‘Kidney-on-a-chip’ Could Save Lives in the ICU. Many lifesaving drugs can be dangerously toxic to the kidneys. Because there are a number of factors that change the way kidneys process drugs, it is very difficult to predict how they will affect each patient. Researchers from the University of Michigan have developed a “kidney-on-a-chip” that promises to make testing the effects of drugs on the kidney quicker and more reliable.
The kidneys are a pair of organs that play a number of vital roles in the human body. Their functions include waste management, regulating fluids, and balancing minerals.
They help orchestrate the production of red blood cells and, every 30 minutes, the kidneys filter the body’s entire volume of blood.
Damage to an organ with so many important functions is a serious medical issue; any new technology that might help protect the kidneys has the potential to be a lifesaver.
Up to two-thirds of patients in the intensive care unit (ICU) experience some level of kidney damage, and 20 percent of these kidney damage cases are due to drug toxicity.
There are a wide range of reasons for this drug damage, but they are notoriously difficult to predict.
Kidney toxicity in the ICU
Kidneys respond to drugs differently depending on a number of factors, including the age of the patient, current medications, and other diseases that they might have. Because of this, determining what drug dosage to use can be challenging.
Animal models are used to help predict how the kidneys will react, but, because animals tend to process drugs quicker than humans, it is difficult to translate the findings to human patients.
Individuals being cared for in the ICU are particularly at risk of damage to the kidneys. This is because they are more likely to already be on other medications or have additional medical conditions. Additionally, ICU patients often undergo multiple treatments at once, making predictions even more difficult.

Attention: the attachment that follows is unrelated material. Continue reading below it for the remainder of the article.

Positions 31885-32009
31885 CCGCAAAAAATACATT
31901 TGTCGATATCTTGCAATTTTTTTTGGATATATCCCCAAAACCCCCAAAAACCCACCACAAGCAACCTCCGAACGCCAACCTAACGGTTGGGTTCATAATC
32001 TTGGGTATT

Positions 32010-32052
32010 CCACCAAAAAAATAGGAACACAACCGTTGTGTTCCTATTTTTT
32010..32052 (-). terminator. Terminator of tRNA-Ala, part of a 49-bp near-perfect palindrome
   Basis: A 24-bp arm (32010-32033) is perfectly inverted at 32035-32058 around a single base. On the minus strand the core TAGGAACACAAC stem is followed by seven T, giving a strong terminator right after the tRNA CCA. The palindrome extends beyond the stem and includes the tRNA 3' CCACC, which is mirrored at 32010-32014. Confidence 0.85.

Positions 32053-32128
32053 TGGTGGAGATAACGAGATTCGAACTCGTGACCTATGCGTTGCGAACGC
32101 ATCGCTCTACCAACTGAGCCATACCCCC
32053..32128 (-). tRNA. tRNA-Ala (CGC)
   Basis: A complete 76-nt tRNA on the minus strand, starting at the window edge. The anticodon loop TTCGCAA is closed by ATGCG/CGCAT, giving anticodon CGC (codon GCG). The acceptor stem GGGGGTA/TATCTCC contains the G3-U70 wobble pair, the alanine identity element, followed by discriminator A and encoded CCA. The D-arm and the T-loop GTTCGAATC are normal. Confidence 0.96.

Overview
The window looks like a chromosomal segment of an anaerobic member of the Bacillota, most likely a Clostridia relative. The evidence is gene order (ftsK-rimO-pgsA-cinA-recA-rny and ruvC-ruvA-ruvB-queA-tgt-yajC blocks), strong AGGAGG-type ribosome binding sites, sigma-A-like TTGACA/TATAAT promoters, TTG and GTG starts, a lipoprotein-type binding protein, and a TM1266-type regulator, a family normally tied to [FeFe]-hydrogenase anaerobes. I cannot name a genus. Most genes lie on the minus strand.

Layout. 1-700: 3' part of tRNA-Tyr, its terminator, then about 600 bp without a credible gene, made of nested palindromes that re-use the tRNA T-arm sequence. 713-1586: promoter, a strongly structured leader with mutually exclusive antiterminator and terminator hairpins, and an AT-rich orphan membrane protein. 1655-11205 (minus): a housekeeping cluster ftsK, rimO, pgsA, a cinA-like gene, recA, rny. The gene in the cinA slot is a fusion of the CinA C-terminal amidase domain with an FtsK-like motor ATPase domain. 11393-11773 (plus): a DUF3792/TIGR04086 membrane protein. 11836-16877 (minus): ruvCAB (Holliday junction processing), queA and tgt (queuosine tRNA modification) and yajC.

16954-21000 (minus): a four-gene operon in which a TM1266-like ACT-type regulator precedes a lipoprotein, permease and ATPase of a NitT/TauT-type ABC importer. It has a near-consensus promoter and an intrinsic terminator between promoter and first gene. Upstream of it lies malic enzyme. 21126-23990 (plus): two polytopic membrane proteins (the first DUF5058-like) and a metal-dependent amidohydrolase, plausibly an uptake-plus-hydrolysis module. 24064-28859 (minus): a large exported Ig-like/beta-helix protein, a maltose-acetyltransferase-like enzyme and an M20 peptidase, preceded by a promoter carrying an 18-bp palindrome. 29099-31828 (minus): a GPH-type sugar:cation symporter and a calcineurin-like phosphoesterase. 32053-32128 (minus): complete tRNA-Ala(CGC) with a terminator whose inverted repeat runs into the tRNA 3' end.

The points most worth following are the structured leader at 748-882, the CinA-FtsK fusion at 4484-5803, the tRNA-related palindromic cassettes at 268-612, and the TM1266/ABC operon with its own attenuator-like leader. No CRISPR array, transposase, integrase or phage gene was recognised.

A research team, led by Prof. Shuichi Takayama, has designed a microfluidic chip device that mimics the way in which drugs are removed by the kidneys.
The device consists of a permeable polyester membrane and a layer of cultured human kidney cells sandwiched between an upper and lower compartment.
By closely mimicking the internal environment of the kidney, the team hopes that the device will become a reliable way of testing medications on the kidney.
“When you administer a drug, its concentration goes up quickly and it’s gradually filtered out as it flows through the kidneys. A kidney-on-a-chip enables us to simulate that filtering process, providing a much more accurate way to study how medications behave in the body.”
Prof. Shuichi Takayama
Testing the kidney-on-a-chip
To test the groundbreaking kidney-on-a-chip, the team used a common antibiotic – gentamicin. The drug was pumped into the top compartment and released into the membrane and kidney cells.
Using the mini kidney model, the team tested two different methods of drug infusion to gauge any differences in their effect on the kidney.
The first trial used a high concentration that rapidly tailed off, mimicking a patient being given a once-daily drug. Secondly, they used a lower concentration over a longer duration, mimicking a slow infusion of the drug.
Next, the researchers removed the kidney cells from the chip and tested them for damage. The results showed that the once-daily infusion was significantly less harmful to the kidneys than the continuous infusion, despite both delivering the same total volume of the drug.
“Even the same dose of the same drug can have very different effects on the kidneys and other organs, depending on how it’s administered. This device provides a uniform, inexpensive way to capture data that more accurately reflects actual human patients.”
Asst. Prof. Sejoong Kim
Looking to the future, Takayama hopes that the device can be taken “to the point where we’re able to see exactly how a medication affects the body from moment to moment, in real time.”
If the device proves successful, it has the potential to significantly reduce drug-related kidney damage in the ICU and elsewhere.
By: Tim Newman
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